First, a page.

Related chapters from BP7e: Chapter 7: Life-Span Development of the Brain and Behavior
Related chapters from MM:Chapter 13: Memory, Learning, and Development
Link ID: 18657 - Posted: 09.17.2013

By Shinnosuke Nakayama and The Conversation In our society, not many people are lucky enough to have an ideal boss who they would want to follow faithfully for the rest of their lives. Many might even find their boss selfish and arrogant or complain that they don’t listen to their opinions. We humans push the concept of leaders and followers to the extreme but they exist throughout the animal kingdom. These leaders and followers of the natural world could help us decide whether that unpopular boss can learn to be part of the team. Leaders and followers are found in many group-living animals, such as fish, birds and primates. Group living can offer many benefits to group members, such as increasing the chances of finding food or avoiding predators. Unlike some human workplaces, groups of animals know that they need to agree on where to go and when to go there in order to take full advantage of group living. Leaders share common characteristics, so are to some extent predictable. In humans, leaders generally show higher scores in certain personality traits, notably extraversion. Similarly, in animals, bolder and more active individuals tend to be found as leaders. Evolutionary theories suggest that boldness and leadership can coevolve through positive feedback. Individuals who force their preferences on others are more likely to be followed, which in turn encourages these individuals to initiate more often. This feedback results in distinct social roles for leaders and followers within a group, as shown by several experimental studies. It would therefore seem that leaders and followers are born through natural selection, and that you have no chance of becoming a leader if you are born a follower. But our work with stickleback fish suggests that while followers may not have what it takes to lead, leaders can learn to follow. © 2013 Scientific American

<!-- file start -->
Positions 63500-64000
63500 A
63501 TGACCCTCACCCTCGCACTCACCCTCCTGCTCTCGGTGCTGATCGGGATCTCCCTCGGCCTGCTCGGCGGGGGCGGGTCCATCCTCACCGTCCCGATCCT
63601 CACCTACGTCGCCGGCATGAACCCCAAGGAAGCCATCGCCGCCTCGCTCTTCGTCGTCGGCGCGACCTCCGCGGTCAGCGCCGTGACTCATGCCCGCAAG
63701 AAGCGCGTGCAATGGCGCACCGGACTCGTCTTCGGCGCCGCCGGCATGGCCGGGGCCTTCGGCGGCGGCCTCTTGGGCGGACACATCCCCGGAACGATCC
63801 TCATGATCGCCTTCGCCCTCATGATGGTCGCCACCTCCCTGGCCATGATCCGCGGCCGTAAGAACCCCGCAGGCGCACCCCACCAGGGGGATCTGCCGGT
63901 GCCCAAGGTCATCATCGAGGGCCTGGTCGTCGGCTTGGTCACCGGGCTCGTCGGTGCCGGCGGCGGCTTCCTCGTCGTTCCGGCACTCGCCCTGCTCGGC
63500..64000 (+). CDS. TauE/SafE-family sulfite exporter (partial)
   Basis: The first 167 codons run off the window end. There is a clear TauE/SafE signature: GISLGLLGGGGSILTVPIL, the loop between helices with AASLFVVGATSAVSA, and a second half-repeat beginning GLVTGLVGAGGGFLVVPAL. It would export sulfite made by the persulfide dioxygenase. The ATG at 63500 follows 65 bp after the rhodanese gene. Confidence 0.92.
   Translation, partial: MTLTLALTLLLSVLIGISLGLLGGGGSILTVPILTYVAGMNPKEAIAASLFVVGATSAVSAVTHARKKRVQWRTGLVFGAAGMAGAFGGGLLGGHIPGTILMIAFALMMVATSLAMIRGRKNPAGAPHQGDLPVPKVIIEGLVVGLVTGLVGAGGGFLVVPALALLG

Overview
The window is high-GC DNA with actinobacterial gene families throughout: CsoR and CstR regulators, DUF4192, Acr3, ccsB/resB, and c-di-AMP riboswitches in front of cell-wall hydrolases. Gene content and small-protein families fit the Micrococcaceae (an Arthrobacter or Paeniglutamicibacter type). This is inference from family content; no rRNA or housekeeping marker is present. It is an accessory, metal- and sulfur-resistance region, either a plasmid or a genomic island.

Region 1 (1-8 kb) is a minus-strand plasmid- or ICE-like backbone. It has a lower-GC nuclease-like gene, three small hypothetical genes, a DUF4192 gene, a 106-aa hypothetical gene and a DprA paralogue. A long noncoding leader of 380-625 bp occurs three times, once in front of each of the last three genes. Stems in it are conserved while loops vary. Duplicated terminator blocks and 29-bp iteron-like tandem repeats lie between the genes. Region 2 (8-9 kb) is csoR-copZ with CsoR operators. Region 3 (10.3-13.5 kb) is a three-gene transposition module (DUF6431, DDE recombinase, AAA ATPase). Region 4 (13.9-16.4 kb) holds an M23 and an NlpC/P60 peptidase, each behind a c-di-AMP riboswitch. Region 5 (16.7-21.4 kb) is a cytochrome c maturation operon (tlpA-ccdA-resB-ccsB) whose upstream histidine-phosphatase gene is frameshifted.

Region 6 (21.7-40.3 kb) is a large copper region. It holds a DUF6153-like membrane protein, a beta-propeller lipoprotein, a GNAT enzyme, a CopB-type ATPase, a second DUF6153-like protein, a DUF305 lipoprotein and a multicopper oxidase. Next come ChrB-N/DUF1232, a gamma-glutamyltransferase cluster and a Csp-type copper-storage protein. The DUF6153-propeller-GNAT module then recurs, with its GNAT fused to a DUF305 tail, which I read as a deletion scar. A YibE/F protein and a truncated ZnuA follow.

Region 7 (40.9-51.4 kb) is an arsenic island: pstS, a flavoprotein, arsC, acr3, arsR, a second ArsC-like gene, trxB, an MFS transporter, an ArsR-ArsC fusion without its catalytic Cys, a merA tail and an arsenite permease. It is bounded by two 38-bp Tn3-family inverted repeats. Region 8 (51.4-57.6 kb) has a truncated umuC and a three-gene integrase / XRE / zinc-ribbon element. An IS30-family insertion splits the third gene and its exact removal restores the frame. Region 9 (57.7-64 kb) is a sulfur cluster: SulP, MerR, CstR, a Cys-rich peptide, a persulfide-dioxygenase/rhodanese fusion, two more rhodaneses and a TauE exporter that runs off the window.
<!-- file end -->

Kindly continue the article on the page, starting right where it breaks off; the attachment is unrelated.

Related chapters from BP7e: Chapter 7: Life-Span Development of the Brain and Behavior; Chapter 15: Emotions, Aggression, and Stress
Related chapters from MM:Chapter 13: Memory, Learning, and Development; Chapter 11: Emotions, Aggression, and Stress
Link ID: 18580 - Posted: 08.29.2013

By Tina Hesman Saey Genetic factors may exert a tiny influence on how much schooling a person ends up with, a new study suggests. But the main lesson of the research, experts say, should be that attributing cultural and socioeconomic traits to genes is a dicey enterprise. “If there is a policy implication, it’s that there’s even more reason to be skeptical of genetic determinism,” says sociologist Jeremy Freese of Northwestern University in Evanston, Ill. Published May 30 in Science by a group of more than 200 researchers, the study does mark the first time genetic factors have been reproducibly associated with a social trait, says Richard Ebstein, a behavioral geneticist at the National University of Singapore. “It announces to social scientists that some things they’ve been studying that make a difference to health and life success do have a base in genetics.” But even if it does survive further inspection — and many similar links between genes and social characteristics have not — the study accounts for no more than 2 percent of whatever it is that makes one person continue school while someone in similar circumstances chooses to move on to something else. Previous studies comparing twins and family members have suggested that not-yet-identified genetic factors can explain 40 percent of people’s educational attainment; factors such as social groups, economic status and access to education would explain the other 60 percent. That percentage attributed to genetics is similar to the heritability of physical and medical characteristics such as weight and risk of heart disease.That makes a hunt for the genetic factors underlying educational attainment an attractive prospect. © Society for Science & the Public 2000 - 2013